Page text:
Thermal hypersensitivity occurring 20 weeks after reconstruction was accompanied by a significant increase in peptidergic epidermal fibers. However, the lesion-induced reduction in the density of nonpeptidergic epidermal fibers remained decreased at all experimental time points. Moreover, temporal collateral sprouting by undamaged saphenous nerve was visualized using the recently revised Evans blue extravasation technique. Strikingly, as the sciatic nerve repopulated rats' hind paw, the saphenous nerve withdrew to its original territory.
The authors conclude that the transient thermal hypersensitivity is related to increased density of epidermal peptidergic fibers, which mainly originate from regenerating fibers. Furthermore, a changed composition in the peptidergic and nonpeptidergic epidermal fibers is demonstrated following end-to-end reconstruction of the sciatic nerve.
Pepijn O. Sun, Ruud W. Selles, Miguel C. Jansen, Harm P. Slijper, Dietmar J. O. Ulrich and Erik T. Walbeehm
The aim of this study was to evaluate the self-reported outcome of revision surgery in patients with recurrent and persistent carpal tunnel syndrome (CTS) and to identify predictors of clinical outcome of revision surgery.
A total of 114 hands in 112 patients were surgically treated for recurrent and persistent CTS in one of 10 specialized hand clinics. As part of routine care, patients were asked to complete online questionnaires regarding demographic data, comorbidities, and clinical severity measures. The Boston Carpal Tunnel Questionnaire (BCTQ) was administered at intake and at 6 months postoperatively to evaluate clinical outcome. The BCTQ comprises the subscales Symptom Severity Scale (SSS) and Functional Status Scale (FSS), and the individual scores were also assessed. Using multivariable regression models, the authors identified factors predictive of the outcome as measured by the BCTQ FSS, SSS, and total score at 6 months.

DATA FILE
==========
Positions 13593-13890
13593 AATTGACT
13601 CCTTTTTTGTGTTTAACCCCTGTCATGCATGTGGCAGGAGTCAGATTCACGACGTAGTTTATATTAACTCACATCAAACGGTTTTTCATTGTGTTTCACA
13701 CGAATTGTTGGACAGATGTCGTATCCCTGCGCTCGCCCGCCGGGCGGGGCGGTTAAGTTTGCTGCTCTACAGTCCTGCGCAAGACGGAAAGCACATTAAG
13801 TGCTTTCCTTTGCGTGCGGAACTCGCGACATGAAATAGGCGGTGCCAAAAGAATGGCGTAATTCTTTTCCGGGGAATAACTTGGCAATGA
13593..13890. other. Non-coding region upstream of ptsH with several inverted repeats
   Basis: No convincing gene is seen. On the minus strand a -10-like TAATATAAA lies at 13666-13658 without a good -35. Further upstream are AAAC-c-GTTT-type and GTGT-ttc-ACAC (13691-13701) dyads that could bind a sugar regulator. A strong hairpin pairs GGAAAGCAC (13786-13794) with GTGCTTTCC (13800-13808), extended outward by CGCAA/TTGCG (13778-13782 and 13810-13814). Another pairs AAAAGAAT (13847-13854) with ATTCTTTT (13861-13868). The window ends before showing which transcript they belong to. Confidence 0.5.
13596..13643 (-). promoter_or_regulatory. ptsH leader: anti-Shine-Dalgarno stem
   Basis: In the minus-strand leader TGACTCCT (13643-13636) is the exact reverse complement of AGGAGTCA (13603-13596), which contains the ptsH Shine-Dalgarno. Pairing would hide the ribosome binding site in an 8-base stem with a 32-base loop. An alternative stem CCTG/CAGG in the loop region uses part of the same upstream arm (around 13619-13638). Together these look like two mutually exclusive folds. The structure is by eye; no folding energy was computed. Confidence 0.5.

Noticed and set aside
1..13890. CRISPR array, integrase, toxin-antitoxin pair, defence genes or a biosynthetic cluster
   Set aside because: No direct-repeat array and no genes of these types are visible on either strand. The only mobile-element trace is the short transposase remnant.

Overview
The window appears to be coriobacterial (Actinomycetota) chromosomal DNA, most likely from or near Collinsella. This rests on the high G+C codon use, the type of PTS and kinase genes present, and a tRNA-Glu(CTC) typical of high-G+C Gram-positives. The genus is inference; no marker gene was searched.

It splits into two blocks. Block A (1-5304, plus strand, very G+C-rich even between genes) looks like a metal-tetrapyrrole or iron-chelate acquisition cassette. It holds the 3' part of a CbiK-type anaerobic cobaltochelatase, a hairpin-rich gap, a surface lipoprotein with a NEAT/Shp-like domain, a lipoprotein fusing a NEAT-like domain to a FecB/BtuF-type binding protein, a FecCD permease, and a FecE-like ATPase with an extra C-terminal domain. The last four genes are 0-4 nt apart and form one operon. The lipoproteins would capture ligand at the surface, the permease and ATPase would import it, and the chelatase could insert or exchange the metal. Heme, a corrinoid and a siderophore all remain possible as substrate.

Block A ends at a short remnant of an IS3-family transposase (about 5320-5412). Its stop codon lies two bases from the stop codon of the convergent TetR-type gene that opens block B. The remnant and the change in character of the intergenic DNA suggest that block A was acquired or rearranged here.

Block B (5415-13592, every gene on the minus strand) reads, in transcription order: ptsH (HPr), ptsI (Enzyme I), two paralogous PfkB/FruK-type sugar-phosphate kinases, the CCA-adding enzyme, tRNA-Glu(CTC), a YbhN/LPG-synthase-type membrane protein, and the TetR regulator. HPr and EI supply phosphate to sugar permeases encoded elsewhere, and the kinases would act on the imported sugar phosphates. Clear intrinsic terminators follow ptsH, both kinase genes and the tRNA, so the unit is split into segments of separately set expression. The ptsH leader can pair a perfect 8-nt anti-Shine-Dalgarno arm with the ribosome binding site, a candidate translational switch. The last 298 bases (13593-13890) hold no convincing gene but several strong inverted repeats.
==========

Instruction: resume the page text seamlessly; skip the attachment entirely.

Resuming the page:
Revision surgery significantly improved symptoms and function. Longer total duration of symptoms, a higher BCTQ total score at intake, and diagnosis of complex regional pain syndrome (CRPS) along with CTS were associated with worse outcome after revision surgery at 6 months postoperatively. The multivariable prediction models could explain 33%, 23%, and 30% of the variance in outcome as measured by the FSS, SSS, and BCTQ total scores, respectively, at 6 months. Although patients with higher BCTQ scores at intake have worse outcomes, they generally have the most improvement in symptoms and function.
This study identified total duration of symptoms, BCTQ total score at intake, and diagnosis of CRPS along with CTS as predictors of clinical outcome and confirmed that revision surgery significantly improves self-reported symptoms and function in patients with recurrent and persistent CTS. Patients with more severe CTS symptoms have greater improvement in symptoms at 6 months postoperatively than patients with less severe CTS, but 80% of patients still had residual symptoms 6 months postoperatively. These results can be used to inform both patient and surgeon to manage expectations on improvement of symptoms.
Justus L. Groen, Willem Pondaag and Martijn Malessy